Samson: Bible Hero or Terrorist

Since leaving Christianity, I have become acutely aware of the strange disconnect that believers have with the violent acts of the Bible.  It seems that no matter how horrid the atrocity, once sugar-coated with divine approval, Christians swallow it quite easily.  Another factor in Christians’ blithe acceptance of violence is that the blood-soaked events in the Bible have been depersonalized and spiritualized; reduced to mere props in service of religious lessons.  Empathy for the suffering in stories such as the worldwide destruction of living creatures in the flood story, the killing of the Egyptian firstborn, and the genocidal stories of Canaanite conquest is pretty much absent from the thinking of the average Christian.

The willingness of evangelical believers to overlook atrocities in their holy book, coupled with their vigorous support for war, torture, and capital punishment, is quite troubling.  Perhaps these “New Testament” believers are still in some way connected to the bloody and vengeful instincts of the Old Testament.

Today, as we remember the nearly 3,000 lives lost in the 9/11 attacks by 19 terrorists, I would like to point out something lost on many Christians.  Samson is listed as a hero of the faith in Hebrews 11:32.  Never mind his sordid history of visiting prostitutes, killing men so that he could steal their clothing to pay a bet, being cruel to animals by lighting the tails of 300 foxes on fire, so that he could release them to burn the crops of the Philistines.  He is a man of faith… apparently.

Let us consider his ‘crowning’ achievement, and connect the dots with the religiously-motivated actions of the 9/11 hijackers.  They too were men faith, devoted to their god.  Men who praised their god as they slit throats and flew planes into skyscrapers.

Samson’s final act is recorded in Judges 16.  Shorn of magical strength, by a haircut, he has had his eyes put out, and is imprisoned by his enemies, the Philistines.  Interestingly, the location of his imprisonment is Gaza.  In a bit of foreshadowing, the author of Judges tells us that his hair has begun to grow again. 

The Philistine rulers held a great festival, offering sacrifices and praising their god, Dagon. They said, “Our god has given us victory over our enemy Samson!”  When the people saw him, they praised their god, saying, “Our god has delivered our enemy to us! The one who killed so many of us is now in our power!”   Half drunk by now, the people demanded, “Bring out Samson so he can amuse us!” So he was brought from the prison to amuse them, and they had him stand between the pillars supporting the roof.  Samson said to the young servant who was leading him by the hand, “Place my hands against the pillars that hold up the temple. I want to rest against them.”Judges 16:23-26 (NLT)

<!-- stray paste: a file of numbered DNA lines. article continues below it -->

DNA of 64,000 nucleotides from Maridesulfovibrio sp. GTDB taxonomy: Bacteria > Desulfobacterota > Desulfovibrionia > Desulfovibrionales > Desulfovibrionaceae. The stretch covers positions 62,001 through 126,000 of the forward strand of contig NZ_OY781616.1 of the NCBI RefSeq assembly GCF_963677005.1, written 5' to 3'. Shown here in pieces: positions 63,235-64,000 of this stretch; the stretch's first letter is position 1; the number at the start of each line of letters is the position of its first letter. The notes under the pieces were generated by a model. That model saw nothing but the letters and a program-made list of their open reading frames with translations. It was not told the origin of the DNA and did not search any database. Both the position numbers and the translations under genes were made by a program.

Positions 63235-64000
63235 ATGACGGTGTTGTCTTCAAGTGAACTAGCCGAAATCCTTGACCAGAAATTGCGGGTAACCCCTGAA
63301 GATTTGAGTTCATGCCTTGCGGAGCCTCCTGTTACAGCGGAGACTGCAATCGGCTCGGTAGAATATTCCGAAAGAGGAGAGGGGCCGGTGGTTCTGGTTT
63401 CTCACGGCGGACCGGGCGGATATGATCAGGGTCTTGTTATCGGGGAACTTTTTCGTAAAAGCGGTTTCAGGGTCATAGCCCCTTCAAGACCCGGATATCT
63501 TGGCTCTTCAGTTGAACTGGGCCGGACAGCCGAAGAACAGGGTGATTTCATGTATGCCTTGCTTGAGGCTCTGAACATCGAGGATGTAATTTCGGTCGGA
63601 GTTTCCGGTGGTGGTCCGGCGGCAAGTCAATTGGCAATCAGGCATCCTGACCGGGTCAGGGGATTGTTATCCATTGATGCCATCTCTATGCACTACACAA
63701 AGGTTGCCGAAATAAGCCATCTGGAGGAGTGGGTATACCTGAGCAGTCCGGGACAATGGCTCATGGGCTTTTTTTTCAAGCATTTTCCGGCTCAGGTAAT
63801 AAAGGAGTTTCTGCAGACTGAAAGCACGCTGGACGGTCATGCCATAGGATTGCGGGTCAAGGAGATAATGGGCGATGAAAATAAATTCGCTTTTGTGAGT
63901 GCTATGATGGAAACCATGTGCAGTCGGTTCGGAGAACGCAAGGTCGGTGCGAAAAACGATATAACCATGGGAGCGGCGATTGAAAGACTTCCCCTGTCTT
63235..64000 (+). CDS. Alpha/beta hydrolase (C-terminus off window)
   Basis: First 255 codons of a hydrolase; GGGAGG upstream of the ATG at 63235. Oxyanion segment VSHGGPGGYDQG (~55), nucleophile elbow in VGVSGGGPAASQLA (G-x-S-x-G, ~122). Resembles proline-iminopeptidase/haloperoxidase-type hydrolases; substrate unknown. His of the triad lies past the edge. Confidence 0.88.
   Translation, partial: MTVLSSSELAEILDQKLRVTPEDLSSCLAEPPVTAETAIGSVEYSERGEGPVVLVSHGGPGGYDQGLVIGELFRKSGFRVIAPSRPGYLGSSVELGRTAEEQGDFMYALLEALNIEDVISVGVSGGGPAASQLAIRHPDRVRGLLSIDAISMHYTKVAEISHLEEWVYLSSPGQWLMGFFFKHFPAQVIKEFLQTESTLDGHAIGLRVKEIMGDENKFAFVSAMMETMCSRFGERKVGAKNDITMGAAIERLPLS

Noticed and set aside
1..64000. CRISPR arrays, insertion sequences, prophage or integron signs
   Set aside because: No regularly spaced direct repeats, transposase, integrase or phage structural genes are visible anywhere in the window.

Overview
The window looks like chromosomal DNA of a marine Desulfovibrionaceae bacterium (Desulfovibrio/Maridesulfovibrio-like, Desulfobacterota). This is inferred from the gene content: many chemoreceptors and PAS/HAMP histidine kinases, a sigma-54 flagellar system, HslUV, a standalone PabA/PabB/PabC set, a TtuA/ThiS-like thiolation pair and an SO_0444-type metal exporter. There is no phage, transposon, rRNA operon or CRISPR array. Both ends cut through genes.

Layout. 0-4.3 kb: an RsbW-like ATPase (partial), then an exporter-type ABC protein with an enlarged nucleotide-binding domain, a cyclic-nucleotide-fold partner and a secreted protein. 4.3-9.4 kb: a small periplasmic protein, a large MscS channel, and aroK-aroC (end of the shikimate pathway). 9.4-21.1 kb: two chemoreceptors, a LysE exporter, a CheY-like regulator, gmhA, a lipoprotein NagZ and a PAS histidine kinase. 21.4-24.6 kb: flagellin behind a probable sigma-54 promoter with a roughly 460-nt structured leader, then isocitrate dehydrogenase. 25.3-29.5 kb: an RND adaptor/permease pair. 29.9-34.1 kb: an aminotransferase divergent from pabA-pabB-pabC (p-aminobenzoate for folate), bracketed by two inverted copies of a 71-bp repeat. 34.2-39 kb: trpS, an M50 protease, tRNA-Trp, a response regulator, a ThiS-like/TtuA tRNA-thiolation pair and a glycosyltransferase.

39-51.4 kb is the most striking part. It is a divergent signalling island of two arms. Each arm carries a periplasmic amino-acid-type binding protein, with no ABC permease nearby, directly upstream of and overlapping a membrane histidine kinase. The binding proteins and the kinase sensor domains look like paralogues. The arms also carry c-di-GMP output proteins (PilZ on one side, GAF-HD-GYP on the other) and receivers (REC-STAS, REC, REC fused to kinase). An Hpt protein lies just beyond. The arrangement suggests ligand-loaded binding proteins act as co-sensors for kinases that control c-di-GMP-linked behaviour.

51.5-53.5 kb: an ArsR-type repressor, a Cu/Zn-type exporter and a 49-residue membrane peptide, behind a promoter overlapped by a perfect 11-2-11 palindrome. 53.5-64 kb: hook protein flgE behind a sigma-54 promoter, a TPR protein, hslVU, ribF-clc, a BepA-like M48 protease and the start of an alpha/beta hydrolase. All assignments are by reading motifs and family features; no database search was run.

And so, we come to Samson’s final act; his transformation from foolish womanizer, to sainted hero of the faith.  That act of course, involved killing lots of people; a killing empowered and approved of by his god.

Then Samson prayed to the Lord, “Sovereign Lord, remember me again. O God, please strengthen me just one more time. With one blow let me pay back the Philistines for the loss of my two eyes.” Then Samson put his hands on the two center pillars that held up the temple. Pushing against them with both hands, he prayed, “Let me die with the Philistines.” And the temple crashed down on the Philistine rulers and all the people. So he killed more people when he died than he had during his entire lifetime.Judges 16:28-30 (NLT) 

By the way, I purposefully omitted verse 27.  It reads like this:

Now the temple was completely filled with people. All the Philistine rulers were there, and there were about 3,000 men and women on the roof who were watching as Samson amused them.

That’s right.  Samson was the original religiously-motivated terrorist, bringing a building crashing down, and supposedly killing the same amount of people as died on 9/11.  Three thousand deaths in retaliation for the loss of his two eyes.  Seems proportional – right?  Anyway, God was ‘glorified’ and Samson earned his place in the Faith Hall of Fame.  The Christian acceptance of the violent, vengeful acts contained in the Bible give them much more in common with the current actions of violence committed in the name of Allah, than they realize.

Written by J. M. Green